Guy de Maupassant’s novel Bel Ami seems like the perfect choice for a movie adaptation: it has all the plot twists and seduction scenes to make a great dramatic film. The story has been translated onto both stage and screen several times before, most notably in 1947.
The main plot is straightforward: a young soldier, Georges Duroy, returns from Africa but has neither the reputation nor the means to live in Paris. He meets Forestier, an old friend from the war, who introduces him to the life of the rich and powerful, where the young man builds his career and status by seducing the wives of influential men.
…represent different traits of La Belle Époque…
Unfortunately, plot is all first-time feature filmmakers, Declan Donnellan and Nick Ormerod, bring in their adaptation. The most important plot details come across, but at the same time the protagonist’s nature is not unveiled. Throughout the film Robert Pattinson throws smouldering looks at women from across the elegantly decorated rooms, slightly resembling an Edward Cullen, trapped in the La Belle Époque; however the performance doesn’t go much further. Although he is popular as a cunning seducer in literature, Duroy’s scheming side is only hinted at in the film.
On the other hand, the film itself never emphasises Duroy. Instead, the characters brought to the foreground are the women he seduces and the ways in which he uses them. Each of them has a different role in his life, as he takes advantage of them to ascend the social ladder: Madeleine (Uma Thurman, looking superb in period dresses) who writes his first article for him, Clotilde (Christina Ricci) who has the purest feelings for him, and Virginie (Kristin Scott Thomas) who unsuccessfully tries to hide her attraction to him, represent different traits of La Belle Époque, becoming the predominant characteristics of the story and the forces guiding Duroy’s life, while destroying theirs.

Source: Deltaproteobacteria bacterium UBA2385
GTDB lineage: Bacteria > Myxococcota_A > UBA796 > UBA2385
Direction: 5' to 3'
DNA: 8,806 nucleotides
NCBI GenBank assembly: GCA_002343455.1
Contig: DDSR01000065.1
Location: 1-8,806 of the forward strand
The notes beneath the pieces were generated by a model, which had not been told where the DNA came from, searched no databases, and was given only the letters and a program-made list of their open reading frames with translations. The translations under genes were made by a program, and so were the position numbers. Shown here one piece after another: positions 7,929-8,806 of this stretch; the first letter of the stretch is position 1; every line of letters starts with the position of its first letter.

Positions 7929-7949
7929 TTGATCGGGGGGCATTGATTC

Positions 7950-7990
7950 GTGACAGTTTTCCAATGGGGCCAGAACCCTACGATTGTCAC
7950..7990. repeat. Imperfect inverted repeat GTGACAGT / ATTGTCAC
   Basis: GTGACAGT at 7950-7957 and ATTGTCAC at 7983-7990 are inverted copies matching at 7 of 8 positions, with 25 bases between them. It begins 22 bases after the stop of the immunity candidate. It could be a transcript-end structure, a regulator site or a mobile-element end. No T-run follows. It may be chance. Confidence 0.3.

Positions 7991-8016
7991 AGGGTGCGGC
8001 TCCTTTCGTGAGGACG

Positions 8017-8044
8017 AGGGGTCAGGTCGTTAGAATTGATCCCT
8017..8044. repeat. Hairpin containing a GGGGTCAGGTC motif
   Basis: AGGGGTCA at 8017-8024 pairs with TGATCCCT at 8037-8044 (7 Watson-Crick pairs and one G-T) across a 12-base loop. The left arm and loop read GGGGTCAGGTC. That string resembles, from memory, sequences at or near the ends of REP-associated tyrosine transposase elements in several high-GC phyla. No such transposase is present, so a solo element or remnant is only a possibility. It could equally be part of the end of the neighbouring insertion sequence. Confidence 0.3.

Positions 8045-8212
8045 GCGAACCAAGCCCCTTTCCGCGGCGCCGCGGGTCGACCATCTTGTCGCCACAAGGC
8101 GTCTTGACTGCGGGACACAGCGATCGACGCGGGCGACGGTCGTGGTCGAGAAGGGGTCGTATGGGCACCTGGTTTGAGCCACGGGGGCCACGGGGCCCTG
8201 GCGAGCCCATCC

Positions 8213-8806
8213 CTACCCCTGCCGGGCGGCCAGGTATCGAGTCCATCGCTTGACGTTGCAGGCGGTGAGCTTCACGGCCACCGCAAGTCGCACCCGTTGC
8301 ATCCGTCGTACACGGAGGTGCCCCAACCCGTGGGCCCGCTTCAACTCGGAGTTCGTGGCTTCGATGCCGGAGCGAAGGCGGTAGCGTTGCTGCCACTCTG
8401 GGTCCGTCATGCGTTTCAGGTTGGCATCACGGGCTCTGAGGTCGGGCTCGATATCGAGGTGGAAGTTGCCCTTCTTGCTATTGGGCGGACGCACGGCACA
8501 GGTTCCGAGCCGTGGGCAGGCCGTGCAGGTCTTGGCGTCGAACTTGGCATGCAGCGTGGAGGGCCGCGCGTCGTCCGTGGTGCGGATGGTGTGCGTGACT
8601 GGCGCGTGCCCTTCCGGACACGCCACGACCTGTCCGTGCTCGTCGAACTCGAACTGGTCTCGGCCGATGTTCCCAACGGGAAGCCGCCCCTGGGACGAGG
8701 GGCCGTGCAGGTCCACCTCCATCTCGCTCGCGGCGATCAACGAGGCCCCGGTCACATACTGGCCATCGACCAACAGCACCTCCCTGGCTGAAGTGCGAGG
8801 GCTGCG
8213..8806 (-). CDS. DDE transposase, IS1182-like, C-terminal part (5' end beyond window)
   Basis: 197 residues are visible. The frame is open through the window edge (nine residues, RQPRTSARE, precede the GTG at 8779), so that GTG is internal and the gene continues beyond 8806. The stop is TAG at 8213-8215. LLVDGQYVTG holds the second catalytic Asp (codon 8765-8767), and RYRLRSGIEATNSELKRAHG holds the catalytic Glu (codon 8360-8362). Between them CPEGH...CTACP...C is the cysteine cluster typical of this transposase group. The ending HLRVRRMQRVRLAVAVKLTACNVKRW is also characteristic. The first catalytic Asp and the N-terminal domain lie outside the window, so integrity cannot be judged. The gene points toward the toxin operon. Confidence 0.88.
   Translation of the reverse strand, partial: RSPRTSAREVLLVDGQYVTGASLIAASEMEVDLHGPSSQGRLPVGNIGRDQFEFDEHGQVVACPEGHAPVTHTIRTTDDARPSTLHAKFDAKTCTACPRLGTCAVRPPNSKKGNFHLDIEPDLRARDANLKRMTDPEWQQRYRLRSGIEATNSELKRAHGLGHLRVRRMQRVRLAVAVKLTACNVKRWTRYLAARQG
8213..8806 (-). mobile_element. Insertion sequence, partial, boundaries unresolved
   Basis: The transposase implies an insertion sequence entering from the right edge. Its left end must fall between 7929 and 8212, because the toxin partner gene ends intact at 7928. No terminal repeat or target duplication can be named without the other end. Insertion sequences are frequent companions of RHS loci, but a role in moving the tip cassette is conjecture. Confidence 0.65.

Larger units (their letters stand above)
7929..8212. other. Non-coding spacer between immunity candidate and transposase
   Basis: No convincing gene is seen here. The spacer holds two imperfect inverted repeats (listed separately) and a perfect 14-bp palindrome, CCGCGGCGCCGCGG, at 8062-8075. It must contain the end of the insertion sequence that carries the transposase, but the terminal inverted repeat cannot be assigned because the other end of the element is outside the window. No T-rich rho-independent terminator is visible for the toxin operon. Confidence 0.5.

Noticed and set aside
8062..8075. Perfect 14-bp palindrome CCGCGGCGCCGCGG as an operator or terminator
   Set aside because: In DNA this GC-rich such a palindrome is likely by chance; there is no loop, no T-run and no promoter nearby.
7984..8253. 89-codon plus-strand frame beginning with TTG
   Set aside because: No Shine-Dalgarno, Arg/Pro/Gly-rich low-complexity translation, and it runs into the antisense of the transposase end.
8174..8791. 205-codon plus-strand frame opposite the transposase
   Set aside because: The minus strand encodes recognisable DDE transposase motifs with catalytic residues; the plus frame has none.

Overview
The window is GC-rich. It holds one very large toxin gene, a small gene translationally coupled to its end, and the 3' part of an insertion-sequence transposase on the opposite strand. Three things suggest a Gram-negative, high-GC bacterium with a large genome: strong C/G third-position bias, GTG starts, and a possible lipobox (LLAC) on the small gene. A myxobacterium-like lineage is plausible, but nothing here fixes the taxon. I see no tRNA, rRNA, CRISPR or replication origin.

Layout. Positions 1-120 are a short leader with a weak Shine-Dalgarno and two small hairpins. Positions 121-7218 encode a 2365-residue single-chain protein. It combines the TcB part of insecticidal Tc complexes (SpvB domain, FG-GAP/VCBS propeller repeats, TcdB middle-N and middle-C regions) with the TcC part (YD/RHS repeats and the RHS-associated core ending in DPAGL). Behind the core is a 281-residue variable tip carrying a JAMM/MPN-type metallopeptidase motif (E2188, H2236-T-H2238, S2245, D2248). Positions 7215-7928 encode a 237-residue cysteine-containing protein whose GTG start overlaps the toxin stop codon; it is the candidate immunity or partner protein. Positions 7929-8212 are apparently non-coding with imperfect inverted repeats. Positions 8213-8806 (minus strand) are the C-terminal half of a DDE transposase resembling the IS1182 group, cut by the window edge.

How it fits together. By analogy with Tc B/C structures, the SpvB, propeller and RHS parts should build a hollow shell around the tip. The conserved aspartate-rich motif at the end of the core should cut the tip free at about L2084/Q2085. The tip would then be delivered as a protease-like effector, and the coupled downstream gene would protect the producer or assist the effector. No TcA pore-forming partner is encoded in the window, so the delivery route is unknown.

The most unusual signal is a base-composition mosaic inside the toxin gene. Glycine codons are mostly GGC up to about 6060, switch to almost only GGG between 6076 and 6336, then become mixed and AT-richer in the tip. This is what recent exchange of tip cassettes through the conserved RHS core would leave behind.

…truly women who rule Paris…
The three actresses not only overshadow Pattinson’s Duroy but also prove that it is truly women who rule Paris by manipulating their husbands and friends.
Overall, the new adaptation provides a basic idea of the plot. However, even the steamy scenes between Duroy and his conquests lose their power, leaving them to anticipate the intrigues of Parisian high society. These are also predictable from Duroy’s first dinner at Forestier’s and the meaningful looks he exchanges with the ladies present. Nevertheless, this is also a nice change from the usual representation of the common soldier, who makes his way into upper-class society, as the film prefers to concentrate on the people and the social climate, which he uses to acquire his goals.